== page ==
Audit of Pennsylvania Game Commission will likely look at vehicle costs
Since we learned a month or so ago that state Auditor General Eugene DePasquale’s office will audit the Pennsylvania Game Commission in early 2017, details have been sparse about what auditors will be looking for.
All we were told officially is that it’s being done at the request of state Reps. Frank Dermody, D-Allegheny, and Mike Hanna, D-Clinton. They sought to have the audit done, said Susan Woods, spokeswoman for the Pennsylvania Department of the Auditor General.
How long the audit takes to complete depends on a number of factors, she added, from the “cooperation of the auditee” to the scope of the work.
“We haven’t set the objectives yet. That will happen closer to the launch,” Woods said. “It was prompted by the proposal for license fee increases.”
But clues to what auditors will be looking at may be found in a story which ran Sept. 5 in the (Sunbury) Daily Item. The story reports that the state Game Commission has nearly as many vehicles, 636, as full-time employees, 760, and quotes Auditor General DePasquale saying, “It’s difficult to imagine how that’s necessary.”
And the story, by John Finnerty, which can be found at http://www.dailyitem.com/news/local_news/watchdog-checking-pa-fleet-for-bloat/article_aa77618d-c8a7-50bc-b97a-b14df4b88122.html, notes that an analysis by the state’s Legislative Budget and Finance Committee two years ago found that the Game Commission spent $1,600, on average, for maintenance for each vehicle in the 2012-13 fiscal year.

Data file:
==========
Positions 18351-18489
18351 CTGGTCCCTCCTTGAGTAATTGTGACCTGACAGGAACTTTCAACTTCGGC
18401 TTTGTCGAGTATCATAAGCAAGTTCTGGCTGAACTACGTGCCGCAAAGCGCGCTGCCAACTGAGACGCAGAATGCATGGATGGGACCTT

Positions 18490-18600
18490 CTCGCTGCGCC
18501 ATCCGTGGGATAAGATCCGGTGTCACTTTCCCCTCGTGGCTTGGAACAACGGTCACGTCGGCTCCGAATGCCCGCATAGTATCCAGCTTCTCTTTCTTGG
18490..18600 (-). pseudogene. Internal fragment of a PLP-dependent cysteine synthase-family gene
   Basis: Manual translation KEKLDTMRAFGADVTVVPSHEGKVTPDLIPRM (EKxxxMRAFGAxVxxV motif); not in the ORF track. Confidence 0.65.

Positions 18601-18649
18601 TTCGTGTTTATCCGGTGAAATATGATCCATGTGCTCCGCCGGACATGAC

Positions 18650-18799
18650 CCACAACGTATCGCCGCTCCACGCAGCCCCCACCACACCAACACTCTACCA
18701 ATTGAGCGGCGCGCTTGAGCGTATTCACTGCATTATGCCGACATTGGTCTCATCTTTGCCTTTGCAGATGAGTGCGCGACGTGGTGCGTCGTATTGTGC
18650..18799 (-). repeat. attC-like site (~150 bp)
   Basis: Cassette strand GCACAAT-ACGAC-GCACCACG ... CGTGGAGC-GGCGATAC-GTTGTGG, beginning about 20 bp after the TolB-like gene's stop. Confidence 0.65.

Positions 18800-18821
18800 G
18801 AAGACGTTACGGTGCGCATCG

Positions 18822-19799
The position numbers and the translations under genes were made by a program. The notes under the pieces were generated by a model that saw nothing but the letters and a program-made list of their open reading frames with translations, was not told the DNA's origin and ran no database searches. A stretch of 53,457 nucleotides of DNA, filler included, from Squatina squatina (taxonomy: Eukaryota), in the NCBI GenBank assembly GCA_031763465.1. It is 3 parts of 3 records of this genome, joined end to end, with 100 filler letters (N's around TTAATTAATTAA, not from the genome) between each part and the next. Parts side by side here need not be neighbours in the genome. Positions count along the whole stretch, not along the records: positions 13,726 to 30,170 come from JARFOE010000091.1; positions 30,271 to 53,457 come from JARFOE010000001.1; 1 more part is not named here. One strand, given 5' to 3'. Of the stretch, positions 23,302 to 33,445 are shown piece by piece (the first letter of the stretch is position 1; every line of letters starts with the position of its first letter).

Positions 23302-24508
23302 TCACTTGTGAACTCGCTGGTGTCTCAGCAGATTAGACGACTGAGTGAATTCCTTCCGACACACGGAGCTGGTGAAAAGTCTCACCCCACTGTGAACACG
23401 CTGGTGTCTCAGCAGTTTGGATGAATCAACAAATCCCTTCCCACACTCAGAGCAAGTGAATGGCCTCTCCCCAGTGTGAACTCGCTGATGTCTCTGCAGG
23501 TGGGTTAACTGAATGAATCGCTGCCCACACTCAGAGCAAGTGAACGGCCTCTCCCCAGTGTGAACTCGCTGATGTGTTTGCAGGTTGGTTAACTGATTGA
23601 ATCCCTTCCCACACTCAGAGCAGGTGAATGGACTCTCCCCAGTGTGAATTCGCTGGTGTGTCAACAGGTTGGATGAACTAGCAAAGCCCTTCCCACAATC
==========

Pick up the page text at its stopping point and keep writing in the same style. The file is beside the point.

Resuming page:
At this writing, the hunting license increase bill before the state House, which already has been passed by the Senate, has not moved and with just a few days left in the Legislative session, likely won’t. One big reason, lawmakers have told us, is the pending audit.
In a brief prepared statement, Game Commission Executive Director Matt Hough said, “We welcome this opportunity to demonstrate the extent to which the agency maximizes it’s resources for the benefit of wildlife and our license buyers.” Hough has known about the impending audit for months; he was informed of the examination of the agency’s financial accounts when he received a copy of a letter sent last May by Auditor General DePasquale to Reps. Dermody and Hanna.
Pennsylvania Outdoor News readers often have complained about what they believe to be the Game Commission’s excessive vehicle costs stemming from the many big, black SUVs that officers drive. It’s interesting that those vehicles likely will be investigated by the audit.